When Marshall McLuhan coined the phrase “the medium is the message” in 1964, personal computers were unknown, mobile phones were science fiction, and the Internet didn’t exist. Today we understand what great foresight he had in predicting how our thinking is influenced in this digital age. In Nicholas Carr’s book The Shallows: What the Internet Is Doing to Our Brains, he writes, “[The media] supply the stuff of thought, but they also shape the process of thought. And what the Net seems to be doing is chipping away my capacity for concentration and contemplation. Whether I’m online or not, my mind now expects to take in information the way the Net distributes it: in a swiftly moving stream of particles.”
I like J. B. Phillips’s paraphrase of Paul’s message to the Christians in Rome: “Don’t let the world around you squeeze you into its own mould, but let God re-mould your minds from within, so that you may prove in practice that the plan of God for you is good, meets all his demands and moves towards the goal of true maturity” (Rom. 12:2). How relevant this is today as we find our thoughts and the way our minds process material affected by the world around us.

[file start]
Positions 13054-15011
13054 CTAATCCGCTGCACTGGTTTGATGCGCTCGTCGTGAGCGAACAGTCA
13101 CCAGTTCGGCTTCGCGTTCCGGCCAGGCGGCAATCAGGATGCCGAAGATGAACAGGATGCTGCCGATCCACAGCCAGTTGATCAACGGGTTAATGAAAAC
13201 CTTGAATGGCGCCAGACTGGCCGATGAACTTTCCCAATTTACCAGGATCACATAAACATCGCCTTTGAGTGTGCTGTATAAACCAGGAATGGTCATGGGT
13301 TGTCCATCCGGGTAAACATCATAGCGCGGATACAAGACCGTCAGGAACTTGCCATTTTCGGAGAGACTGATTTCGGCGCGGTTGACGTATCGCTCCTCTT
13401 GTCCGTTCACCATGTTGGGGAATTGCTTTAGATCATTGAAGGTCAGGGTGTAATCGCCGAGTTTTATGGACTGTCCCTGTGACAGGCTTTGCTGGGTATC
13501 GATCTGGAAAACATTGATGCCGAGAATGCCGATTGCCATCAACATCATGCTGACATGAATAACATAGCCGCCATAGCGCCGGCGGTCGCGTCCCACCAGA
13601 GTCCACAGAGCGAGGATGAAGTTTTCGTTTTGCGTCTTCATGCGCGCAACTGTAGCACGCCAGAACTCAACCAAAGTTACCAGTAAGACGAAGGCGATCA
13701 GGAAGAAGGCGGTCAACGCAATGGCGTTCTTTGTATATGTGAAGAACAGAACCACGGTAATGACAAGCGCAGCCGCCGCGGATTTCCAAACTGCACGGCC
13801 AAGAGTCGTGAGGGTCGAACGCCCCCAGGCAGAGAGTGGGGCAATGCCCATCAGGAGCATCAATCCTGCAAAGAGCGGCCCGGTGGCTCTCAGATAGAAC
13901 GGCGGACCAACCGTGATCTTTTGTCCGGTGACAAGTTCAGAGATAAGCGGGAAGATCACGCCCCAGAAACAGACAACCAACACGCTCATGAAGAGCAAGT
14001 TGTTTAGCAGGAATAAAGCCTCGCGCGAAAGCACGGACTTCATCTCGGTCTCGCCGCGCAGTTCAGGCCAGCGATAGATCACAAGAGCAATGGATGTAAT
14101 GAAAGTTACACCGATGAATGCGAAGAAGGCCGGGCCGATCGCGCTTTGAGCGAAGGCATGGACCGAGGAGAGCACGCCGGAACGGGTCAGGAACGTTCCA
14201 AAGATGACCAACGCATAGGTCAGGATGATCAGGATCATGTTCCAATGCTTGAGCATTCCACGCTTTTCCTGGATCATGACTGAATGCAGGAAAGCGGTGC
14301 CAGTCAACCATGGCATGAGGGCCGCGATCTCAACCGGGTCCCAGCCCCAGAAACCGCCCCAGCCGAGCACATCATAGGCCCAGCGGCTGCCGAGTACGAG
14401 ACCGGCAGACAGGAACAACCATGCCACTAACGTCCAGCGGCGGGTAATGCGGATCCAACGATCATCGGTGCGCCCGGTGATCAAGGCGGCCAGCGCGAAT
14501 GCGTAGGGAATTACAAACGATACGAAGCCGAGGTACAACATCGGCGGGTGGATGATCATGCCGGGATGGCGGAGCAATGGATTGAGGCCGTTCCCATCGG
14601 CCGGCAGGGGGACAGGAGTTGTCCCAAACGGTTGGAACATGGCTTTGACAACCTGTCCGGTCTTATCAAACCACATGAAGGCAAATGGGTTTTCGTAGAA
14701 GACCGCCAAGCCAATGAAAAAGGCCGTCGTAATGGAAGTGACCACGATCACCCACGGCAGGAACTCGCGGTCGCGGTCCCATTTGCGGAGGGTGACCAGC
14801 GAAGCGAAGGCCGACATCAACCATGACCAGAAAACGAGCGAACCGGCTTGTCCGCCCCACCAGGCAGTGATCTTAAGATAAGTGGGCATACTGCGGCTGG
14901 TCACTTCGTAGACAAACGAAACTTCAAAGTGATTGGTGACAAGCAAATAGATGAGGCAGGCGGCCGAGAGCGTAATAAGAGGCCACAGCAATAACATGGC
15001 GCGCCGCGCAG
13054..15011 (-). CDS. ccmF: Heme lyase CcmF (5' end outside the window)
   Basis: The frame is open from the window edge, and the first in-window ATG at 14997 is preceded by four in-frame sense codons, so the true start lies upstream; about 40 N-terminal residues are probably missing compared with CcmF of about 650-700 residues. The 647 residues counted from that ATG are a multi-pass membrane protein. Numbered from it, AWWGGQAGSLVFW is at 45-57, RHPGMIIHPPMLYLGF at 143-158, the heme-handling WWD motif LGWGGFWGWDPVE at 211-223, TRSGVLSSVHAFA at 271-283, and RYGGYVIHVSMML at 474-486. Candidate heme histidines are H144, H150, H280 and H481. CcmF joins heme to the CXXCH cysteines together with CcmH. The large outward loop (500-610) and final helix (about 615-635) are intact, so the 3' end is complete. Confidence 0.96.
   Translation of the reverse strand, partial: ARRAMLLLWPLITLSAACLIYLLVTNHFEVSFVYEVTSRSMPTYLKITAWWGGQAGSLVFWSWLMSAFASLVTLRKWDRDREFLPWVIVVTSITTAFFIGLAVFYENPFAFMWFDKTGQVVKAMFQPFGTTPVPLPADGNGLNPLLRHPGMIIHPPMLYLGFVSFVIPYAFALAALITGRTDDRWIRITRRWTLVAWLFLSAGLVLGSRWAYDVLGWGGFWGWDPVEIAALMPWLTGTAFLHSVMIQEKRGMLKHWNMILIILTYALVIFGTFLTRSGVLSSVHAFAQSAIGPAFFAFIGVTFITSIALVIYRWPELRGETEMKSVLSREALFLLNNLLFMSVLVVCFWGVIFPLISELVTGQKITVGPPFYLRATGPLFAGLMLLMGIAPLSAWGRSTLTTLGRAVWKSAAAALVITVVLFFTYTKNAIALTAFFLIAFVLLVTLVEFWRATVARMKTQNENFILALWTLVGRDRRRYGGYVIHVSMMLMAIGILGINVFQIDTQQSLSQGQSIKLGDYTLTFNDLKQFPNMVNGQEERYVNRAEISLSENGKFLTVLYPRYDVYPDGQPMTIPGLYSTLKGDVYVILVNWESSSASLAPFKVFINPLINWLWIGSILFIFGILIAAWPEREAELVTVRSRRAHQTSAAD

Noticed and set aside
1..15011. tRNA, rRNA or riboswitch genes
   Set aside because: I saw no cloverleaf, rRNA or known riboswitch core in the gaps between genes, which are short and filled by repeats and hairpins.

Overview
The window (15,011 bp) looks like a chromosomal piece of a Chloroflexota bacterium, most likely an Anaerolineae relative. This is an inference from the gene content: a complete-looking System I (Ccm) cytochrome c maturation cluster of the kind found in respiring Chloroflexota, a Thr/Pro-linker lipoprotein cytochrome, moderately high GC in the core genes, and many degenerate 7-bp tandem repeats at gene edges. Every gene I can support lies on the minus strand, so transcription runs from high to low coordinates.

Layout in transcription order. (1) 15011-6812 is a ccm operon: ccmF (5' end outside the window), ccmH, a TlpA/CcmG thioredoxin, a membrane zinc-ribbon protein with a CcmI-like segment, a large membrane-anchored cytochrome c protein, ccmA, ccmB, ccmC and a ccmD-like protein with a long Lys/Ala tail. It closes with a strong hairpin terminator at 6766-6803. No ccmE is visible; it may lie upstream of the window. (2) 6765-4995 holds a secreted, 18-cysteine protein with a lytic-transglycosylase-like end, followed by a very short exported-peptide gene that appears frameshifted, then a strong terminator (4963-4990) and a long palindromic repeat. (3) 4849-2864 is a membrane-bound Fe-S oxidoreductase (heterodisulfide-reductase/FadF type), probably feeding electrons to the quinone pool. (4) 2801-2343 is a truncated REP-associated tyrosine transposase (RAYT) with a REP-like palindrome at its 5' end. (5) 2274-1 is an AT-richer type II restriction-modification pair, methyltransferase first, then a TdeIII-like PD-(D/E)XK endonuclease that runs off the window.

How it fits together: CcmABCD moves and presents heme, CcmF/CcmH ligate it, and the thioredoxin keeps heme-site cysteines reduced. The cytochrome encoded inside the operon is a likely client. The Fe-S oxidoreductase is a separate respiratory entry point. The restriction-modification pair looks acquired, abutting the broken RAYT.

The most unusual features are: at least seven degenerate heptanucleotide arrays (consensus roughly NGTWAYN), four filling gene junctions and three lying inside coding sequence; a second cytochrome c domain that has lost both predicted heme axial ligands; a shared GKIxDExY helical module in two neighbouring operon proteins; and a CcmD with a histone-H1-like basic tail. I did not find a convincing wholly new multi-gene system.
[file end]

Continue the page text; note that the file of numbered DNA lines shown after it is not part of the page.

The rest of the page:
We cannot stem the tide of information that bombards us, but we can ask God each day to help us focus on Him and to shape our thinking through His presence in our lives.
Father in heaven, still and focus my mind, quiet my heart, and fill me with Your thoughts throughout this day.
Let God’s Spirit, not the world, shape your mind.
Tradition has it that the apostle Peter brought the gospel to Rome. This is unlikely as there is no historical evidence that Peter was ever in Rome. The gospel was probably brought into Rome in two ways. First, among the three thousand converted on the day of Pentecost, there were “visitors from Rome” (Acts 2:10). These converted returnees could have brought the gospel back home. Second, because it was the capital city of the Roman Empire, thousands of other believers (visitors, tourists, soldiers, traders, businessmen, and migrants) would have come into Rome. These visiting believers would have brought the gospel with them.